Canadian universities partner to fight COVID-19 at USask’s VIDO-InterVac
Infectious disease experts from Dalhousie University and University of Manitoba (UM) are joining the leading-edge research team at the University of Saskatchewan’s (USask) Vaccine and Infectious Disease Organization-International Vaccine Centre (VIDO-InterVac) on one-year secondments to collaboratively advance research and development against COVID-19.
The scientists and members of their teams will work in VIDO-InterVac’s containment level 3 agriculture (CL3-Ag) facility on antivirals, therapeutics and testing of COVID-19 vaccine candidates for industry partners, while advancing their own research using the world-class containment laboratory.
Alyson Kelvin, Dalhousie University assistant professor and scientist at the Canadian Centre for Vaccinology, brings to VIDO-InterVac her expertise in human respiratory infections and ferret disease modeling. Jason Kindrachuk, UM assistant professor and Canada Research Chair, will contribute his expertise in molecular pathogenesis of emerging and re-emerging viruses.
“This partnership is an excellent example of how Canadian universities can work together to advance COVID-19 research,” said USask Vice-President Research Karen Chad. “These secondments build on our scientific collaborations with other organizations across Canada and around the world, and will make significant contributions toward achieving our goal of helping to end this pandemic as quickly as possible.”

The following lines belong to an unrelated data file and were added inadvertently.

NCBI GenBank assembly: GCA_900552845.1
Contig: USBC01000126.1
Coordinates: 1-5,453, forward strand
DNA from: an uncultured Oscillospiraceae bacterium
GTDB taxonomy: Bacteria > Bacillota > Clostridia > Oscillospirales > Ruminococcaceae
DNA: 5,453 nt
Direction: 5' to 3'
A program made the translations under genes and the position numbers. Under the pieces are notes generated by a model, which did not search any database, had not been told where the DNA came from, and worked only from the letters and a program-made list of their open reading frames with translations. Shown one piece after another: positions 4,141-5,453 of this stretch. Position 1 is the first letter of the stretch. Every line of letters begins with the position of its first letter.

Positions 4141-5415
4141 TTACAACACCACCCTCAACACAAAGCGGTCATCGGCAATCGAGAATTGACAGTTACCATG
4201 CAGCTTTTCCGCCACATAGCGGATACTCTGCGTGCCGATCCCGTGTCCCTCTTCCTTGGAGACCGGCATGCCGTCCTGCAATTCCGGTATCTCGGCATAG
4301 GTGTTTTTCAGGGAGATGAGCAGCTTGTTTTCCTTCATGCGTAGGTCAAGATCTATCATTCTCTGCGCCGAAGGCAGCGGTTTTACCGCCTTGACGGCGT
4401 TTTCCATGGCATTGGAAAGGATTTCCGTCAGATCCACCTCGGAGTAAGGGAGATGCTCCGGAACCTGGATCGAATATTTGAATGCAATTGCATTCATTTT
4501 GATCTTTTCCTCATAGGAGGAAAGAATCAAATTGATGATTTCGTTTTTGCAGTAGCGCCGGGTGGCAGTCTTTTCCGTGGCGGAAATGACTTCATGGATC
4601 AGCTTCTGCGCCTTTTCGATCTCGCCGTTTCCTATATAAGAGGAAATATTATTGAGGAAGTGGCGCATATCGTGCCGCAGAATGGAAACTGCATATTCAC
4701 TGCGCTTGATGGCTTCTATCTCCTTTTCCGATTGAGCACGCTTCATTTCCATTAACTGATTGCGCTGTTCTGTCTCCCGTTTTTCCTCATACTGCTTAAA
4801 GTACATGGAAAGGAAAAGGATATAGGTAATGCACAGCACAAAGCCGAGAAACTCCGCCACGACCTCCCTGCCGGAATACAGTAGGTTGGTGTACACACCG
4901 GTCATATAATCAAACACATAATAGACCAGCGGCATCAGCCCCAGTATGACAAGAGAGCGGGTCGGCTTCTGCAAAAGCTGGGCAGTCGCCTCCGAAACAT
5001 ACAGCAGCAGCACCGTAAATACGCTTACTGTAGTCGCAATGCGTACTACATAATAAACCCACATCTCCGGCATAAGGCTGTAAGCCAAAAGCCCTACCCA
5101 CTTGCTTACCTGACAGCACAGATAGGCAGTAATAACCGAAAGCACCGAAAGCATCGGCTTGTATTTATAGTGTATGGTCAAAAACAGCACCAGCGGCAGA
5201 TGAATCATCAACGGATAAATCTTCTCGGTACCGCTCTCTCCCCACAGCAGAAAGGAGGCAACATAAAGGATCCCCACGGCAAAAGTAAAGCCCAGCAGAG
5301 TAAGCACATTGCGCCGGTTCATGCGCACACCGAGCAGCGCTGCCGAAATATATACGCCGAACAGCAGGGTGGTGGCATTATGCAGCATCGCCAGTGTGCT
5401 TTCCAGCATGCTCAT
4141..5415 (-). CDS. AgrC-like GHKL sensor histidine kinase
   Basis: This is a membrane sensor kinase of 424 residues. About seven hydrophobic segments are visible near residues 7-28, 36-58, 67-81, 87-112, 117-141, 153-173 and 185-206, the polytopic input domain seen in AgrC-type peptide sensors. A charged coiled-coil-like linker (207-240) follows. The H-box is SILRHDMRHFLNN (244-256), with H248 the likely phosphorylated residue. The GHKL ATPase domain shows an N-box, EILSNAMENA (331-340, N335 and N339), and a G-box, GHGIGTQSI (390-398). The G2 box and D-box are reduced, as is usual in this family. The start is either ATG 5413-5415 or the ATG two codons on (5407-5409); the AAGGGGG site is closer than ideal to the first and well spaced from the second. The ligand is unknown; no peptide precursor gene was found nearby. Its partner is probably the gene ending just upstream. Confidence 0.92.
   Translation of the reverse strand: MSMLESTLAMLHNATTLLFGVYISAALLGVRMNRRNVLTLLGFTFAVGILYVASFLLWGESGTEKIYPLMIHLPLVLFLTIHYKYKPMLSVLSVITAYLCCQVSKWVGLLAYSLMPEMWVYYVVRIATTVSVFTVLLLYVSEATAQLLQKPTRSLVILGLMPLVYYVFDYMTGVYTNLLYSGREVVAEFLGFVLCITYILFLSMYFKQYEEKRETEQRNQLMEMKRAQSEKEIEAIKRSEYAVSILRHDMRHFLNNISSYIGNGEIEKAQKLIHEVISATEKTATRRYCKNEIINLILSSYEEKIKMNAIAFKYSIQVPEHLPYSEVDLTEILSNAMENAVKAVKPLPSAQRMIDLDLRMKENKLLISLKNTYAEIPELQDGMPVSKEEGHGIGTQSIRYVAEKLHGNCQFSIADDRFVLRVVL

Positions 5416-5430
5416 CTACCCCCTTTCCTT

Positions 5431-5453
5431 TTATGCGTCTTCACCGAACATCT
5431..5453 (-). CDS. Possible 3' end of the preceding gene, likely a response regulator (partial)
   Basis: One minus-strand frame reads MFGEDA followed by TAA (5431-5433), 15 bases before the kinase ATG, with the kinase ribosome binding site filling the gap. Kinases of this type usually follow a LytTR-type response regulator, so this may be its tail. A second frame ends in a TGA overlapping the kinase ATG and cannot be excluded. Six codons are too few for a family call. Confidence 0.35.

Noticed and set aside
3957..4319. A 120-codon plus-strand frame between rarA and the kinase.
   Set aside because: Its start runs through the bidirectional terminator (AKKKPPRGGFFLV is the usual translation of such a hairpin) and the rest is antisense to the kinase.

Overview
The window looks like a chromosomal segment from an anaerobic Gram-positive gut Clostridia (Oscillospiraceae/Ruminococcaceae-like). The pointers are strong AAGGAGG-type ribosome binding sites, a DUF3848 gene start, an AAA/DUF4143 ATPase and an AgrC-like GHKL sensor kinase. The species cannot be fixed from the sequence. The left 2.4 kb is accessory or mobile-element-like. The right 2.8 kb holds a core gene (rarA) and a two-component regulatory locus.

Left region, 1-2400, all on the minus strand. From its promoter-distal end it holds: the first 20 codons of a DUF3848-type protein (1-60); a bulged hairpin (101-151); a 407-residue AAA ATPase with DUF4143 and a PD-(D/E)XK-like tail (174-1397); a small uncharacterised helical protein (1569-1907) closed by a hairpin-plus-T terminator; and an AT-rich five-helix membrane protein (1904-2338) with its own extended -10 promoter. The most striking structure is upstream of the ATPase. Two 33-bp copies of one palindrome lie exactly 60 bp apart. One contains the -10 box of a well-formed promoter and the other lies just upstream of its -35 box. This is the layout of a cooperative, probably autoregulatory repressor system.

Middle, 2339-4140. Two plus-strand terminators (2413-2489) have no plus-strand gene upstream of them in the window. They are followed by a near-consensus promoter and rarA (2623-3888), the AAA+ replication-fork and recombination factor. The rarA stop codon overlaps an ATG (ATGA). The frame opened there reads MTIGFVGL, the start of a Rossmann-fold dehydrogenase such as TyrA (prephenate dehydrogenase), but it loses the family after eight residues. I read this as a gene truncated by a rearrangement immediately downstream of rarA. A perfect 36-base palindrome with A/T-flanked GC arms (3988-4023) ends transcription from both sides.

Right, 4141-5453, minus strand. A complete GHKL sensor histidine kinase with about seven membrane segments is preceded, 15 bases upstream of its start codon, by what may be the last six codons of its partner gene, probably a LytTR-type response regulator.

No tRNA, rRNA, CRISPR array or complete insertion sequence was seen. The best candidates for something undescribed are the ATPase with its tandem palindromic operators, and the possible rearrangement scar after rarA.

A world leader in developing vaccines and technologies to combat infectious diseases, VIDO-InterVac has one of the largest and most advanced CL3-Ag research facilities in the world—necessary infrastructure to study SARS-CoV-2 and perform efficacy trials for vaccines, drugs and therapeutics.
Kelvin and team members have been visiting scientists at VIDO-InterVac since February of 2020. The team is conducting research to better understand how SARS-CoV-2 causes disease.
“Dalhousie University is so very proud of Dr. Kelvin and her incredible research program,” said Dr. Alice Aiken, Vice-President Research and Innovation at Dalhousie University. “And by working together, we can ensure that we’re bringing together the best minds in the country for the benefit of all.”
Kindrachuk completed his PhD at VIDO-InterVac, and has worked with “high consequence” pathogens (those with high mortality rates) ever since, including being the scientific lead for an Ebola diagnostic laboratory in Liberia.
“Dr. Kindrachuk’s expertise in emerging and re-emerging infectious diseases makes him the perfect collaborator to join this international team,” said Dr. Digvir Jayas, UM Vice-President (Research and International) and Distinguished Professor. “Working together, I’m certain he and the team at VIDO-InterVac will advance towards a viable vaccine sooner, for the benefit of all Canadians.”
In April, Prime Minister Justin Trudeau announced $23 million for VIDO-InterVac to accelerate a COVID-19 vaccine, and the Saskatchewan government invested another $4 million. This funding supports pre-clinical testing and clinical trials, essential steps to ensuring that vaccines are effective and safe for human use. Human trials will occur in the fall.
“VIDO-InterVac is the centre of pandemic research in Canada,” said VIDO-InterVac Director and CEO Dr. Volker Gerdts. “We are privileged to host these Canadian experts to advance scientific knowledge and develop solutions as the world battles this pandemic.”
Research at the University of Manitoba is partially supported by funding from the Government of Canada Research Support Fund.